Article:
I mentioned the other day that I have myself on group healing for Chimaeron. A commenter, ambient, asked this:
You haven’t group healed on your paladin in ages…is there a reason you put the druid and priest on tank duties and gave both the paladins group assignments?
I put the resto druid and one of my disc priests on the two tanks because we’d tried resto druids on groups on our first night on Chimaeron and it didn’t work out amazingly. I like to have one disc on a tank on any given fight because she prefers tank healing while the other prefers raid healing.
So why give the paladins group assignments?
Walks, the other holy paladin in Apotheosis, loves group healing. I stick him on the raid and tell him to beacon a tank and while he’ll need some help to keep the tank up, he’s excellent at using Light of Dawn and Holy Radiance to their maximum effects to keep up raid healing. He’s also just a great healer in general and a very strong player. So I gave him the melee group (group 2). While he wasn’t going to use Light of Dawn on them, he was comfortable with healing a group.
I, on the other hand, was not, but, by golly, if Walks could do it, so could I! Or so I reasoned.
I went in to our second night of Chimaeron attempts (where we killed him) with a really sub-par spec for the encounter. I have two specs. My “primary” is one I don’t use often, actually, and is the one I use to switch up things. My “secondary” is a very safe tank healing spec where I don’t presume that all my Holy Power will go to Light of Dawn and where I have Eternal Glory and all that jazz.
My spec last week that I used for Chimaeron didn’t have Eternal Glory. Which is pretty fail. We won anyways, but I knew I could do better.
So this week, this was my spec: 31/5/5
A Tower of Radiance-less, Aura Mastery-less spec with Blessed Life, of all things, that still had Last Word, Eternal Glory and a bit of extra judgement range, since I knew I’d be standing with a ranged group. My glyphs were Holy Shock, Seal of Insight and Word of Glory, plus Divinity, Divine Protection and Salvation. I made a macro to bind my Divine Protection use to Holy Radiance, which I used on every Feud, so that I wouldn’t be a complete idiot and FORGET to use Divine Protection, as I am prone to doing. It happens when you see EVERYONE IN THE RAID at one health, you know?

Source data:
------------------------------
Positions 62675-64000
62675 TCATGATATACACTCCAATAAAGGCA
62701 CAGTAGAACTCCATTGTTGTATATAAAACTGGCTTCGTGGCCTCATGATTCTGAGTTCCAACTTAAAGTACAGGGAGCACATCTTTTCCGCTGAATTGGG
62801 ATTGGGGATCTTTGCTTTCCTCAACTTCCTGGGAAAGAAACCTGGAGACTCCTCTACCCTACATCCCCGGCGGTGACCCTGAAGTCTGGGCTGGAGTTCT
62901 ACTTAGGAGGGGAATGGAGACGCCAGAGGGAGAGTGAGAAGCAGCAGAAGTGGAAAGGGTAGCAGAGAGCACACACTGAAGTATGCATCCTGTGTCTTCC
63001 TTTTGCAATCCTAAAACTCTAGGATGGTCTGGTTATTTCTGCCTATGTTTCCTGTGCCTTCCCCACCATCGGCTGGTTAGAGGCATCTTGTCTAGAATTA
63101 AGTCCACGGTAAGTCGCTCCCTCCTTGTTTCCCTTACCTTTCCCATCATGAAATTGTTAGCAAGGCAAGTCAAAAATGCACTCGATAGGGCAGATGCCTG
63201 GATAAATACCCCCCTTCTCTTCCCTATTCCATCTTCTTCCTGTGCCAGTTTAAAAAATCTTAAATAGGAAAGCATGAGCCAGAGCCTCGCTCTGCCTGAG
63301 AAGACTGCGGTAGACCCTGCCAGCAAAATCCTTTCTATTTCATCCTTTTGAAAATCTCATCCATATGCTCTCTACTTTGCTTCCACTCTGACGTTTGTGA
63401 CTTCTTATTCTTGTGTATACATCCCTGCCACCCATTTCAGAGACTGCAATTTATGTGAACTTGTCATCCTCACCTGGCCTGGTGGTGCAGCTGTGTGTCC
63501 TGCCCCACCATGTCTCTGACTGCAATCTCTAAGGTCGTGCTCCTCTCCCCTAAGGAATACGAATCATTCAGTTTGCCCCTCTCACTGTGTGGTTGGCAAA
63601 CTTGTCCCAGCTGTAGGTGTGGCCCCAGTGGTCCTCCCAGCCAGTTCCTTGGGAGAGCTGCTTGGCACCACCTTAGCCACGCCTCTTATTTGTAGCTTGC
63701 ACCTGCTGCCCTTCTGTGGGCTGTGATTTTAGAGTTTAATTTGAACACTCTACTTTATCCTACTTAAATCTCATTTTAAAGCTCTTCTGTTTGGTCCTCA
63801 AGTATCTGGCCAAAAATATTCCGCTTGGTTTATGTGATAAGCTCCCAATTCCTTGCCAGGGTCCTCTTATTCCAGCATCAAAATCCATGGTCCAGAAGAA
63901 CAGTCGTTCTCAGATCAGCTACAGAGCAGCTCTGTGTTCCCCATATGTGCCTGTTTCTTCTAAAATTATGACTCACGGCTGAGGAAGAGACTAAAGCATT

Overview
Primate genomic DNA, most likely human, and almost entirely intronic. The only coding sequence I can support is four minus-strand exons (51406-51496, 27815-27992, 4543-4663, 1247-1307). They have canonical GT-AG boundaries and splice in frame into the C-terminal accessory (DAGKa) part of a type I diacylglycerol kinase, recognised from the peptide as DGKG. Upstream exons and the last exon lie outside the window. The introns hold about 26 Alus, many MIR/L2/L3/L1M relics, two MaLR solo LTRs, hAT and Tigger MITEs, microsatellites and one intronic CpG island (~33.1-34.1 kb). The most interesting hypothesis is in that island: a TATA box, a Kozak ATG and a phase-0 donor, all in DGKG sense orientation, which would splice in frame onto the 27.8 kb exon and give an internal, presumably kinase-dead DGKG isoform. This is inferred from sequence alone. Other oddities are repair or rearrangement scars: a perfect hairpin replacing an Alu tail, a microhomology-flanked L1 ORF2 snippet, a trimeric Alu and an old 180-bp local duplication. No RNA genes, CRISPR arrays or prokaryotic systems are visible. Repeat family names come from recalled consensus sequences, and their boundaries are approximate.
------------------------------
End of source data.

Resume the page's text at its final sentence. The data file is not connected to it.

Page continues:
With Word of Glory, Holy Shock, Infusion of Light procs for faster Holy Lights/Divine Lights and Daybreak procs, it’s really not too hard for a paladin to group heal. Your attention CANNOT waver, though. No blindly clicking your heal button on a single target while you look around the screen at various timers or indicators, nothing like that — at least, not for me. As soon as my attention would slip, people would die. (I did apologize to my party beforehand.)
So I was a lot more prepared last night, thanks to my screwy spec. I kept Light of Dawn over Aura Mastery because my plan was to have some Holy Power saved up to blast a Light of Dawn now and again on Feuds, but hey, that didn’t work out. At least I remembered my Holy Radiance!
Anyways, I did want to share that. And I do want to talk more about the state of paladin healing, but I’m not ready to tackle it yet. Part of that post will expand on the answer I’m about to give for the second of ambient’s questions:
Why is it that you hate PotI? Did you mean to say that you love it? Cos I can’t see what the downside of it is.
I hate passive healing. I loathe it. Can’t stand it. I think every single heal that I cast should be something I meant to cast. I resent that Protector of the Innocent automatically heals me and I hate that it transfers through the beacon. I am a huge fan of pre-emptive healing and reactionary healing, but passive healing? Not something I dig. I feel strongly that my heals should be measured, careful, decisions, not “oh here, here’s a free heal for you AND your beacon target!!!”.
And I’ll get into that some more when I eventually tackle a post about some different ways of paladin healing in Cataclysm. :)